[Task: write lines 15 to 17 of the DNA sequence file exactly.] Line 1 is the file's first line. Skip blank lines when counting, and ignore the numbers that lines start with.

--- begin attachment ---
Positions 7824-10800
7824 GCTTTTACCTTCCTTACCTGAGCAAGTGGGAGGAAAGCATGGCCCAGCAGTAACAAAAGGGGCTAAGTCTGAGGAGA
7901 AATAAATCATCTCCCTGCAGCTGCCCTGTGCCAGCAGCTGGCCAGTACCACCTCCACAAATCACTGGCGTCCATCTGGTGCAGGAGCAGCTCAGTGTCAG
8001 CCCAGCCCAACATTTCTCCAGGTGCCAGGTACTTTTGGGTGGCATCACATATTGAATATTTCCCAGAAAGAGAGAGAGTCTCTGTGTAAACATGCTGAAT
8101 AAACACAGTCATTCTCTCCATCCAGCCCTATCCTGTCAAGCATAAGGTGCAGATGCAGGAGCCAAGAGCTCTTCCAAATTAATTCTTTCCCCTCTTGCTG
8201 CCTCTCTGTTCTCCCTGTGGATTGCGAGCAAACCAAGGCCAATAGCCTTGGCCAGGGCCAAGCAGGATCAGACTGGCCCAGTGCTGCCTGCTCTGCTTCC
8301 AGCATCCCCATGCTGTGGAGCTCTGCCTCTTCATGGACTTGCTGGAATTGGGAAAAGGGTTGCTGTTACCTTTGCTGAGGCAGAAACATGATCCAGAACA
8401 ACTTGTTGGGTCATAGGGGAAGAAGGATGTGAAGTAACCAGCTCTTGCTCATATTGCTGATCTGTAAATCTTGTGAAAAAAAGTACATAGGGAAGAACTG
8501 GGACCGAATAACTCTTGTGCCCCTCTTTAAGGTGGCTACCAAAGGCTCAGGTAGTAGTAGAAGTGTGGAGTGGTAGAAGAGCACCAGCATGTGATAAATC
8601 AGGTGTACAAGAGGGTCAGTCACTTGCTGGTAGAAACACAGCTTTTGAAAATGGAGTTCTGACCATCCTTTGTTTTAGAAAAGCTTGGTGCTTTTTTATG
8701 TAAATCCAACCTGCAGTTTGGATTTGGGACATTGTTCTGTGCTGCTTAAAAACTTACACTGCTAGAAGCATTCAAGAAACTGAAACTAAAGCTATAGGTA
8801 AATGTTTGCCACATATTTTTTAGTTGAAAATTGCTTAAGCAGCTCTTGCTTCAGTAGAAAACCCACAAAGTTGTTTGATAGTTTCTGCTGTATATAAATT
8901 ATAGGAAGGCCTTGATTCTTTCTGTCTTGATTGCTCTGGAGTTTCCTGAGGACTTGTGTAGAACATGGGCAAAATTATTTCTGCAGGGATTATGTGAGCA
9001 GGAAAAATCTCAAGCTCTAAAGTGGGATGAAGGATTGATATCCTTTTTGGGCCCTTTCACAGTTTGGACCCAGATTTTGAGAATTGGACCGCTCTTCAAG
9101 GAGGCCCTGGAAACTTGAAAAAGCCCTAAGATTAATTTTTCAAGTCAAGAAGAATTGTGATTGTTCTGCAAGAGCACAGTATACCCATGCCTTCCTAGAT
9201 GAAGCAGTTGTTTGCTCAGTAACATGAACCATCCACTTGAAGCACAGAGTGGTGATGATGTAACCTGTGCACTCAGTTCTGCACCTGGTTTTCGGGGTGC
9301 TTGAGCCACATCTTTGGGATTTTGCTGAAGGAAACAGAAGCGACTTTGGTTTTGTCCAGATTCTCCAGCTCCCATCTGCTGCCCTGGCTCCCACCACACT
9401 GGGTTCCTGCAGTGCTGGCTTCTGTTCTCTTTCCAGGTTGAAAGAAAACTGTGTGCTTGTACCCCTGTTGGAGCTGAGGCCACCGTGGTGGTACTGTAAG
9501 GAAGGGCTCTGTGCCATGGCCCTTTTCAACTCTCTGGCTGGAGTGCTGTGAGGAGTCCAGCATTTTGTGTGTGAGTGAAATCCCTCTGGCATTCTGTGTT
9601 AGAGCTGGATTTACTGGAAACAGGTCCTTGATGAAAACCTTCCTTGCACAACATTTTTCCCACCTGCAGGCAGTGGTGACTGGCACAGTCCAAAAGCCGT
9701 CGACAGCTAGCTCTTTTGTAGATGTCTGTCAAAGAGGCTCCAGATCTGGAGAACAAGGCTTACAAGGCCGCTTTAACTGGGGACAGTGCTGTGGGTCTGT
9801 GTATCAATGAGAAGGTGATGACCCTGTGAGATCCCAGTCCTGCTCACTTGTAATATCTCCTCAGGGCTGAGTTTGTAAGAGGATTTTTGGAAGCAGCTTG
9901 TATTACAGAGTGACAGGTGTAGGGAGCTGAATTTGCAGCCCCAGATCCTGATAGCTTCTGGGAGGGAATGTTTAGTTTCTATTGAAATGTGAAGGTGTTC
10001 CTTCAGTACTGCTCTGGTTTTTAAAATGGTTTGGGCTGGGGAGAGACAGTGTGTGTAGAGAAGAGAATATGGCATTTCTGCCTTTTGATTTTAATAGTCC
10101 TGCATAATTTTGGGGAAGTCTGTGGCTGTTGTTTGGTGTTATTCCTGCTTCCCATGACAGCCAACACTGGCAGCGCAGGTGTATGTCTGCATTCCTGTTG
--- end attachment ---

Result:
9101 GAGGCCCTGGAAACTTGAAAAAGCCCTAAGATTAATTTTTCAAGTCAAGAAGAATTGTGATTGTTCTGCAAGAGCACAGTATACCCATGCCTTCCTAGAT
9201 GAAGCAGTTGTTTGCTCAGTAACATGAACCATCCACTTGAAGCACAGAGTGGTGATGATGTAACCTGTGCACTCAGTTCTGCACCTGGTTTTCGGGGTGC
9301 TTGAGCCACATCTTTGGGATTTTGCTGAAGGAAACAGAAGCGACTTTGGTTTTGTCCAGATTCTCCAGCTCCCATCTGCTGCCCTGGCTCCCACCACACT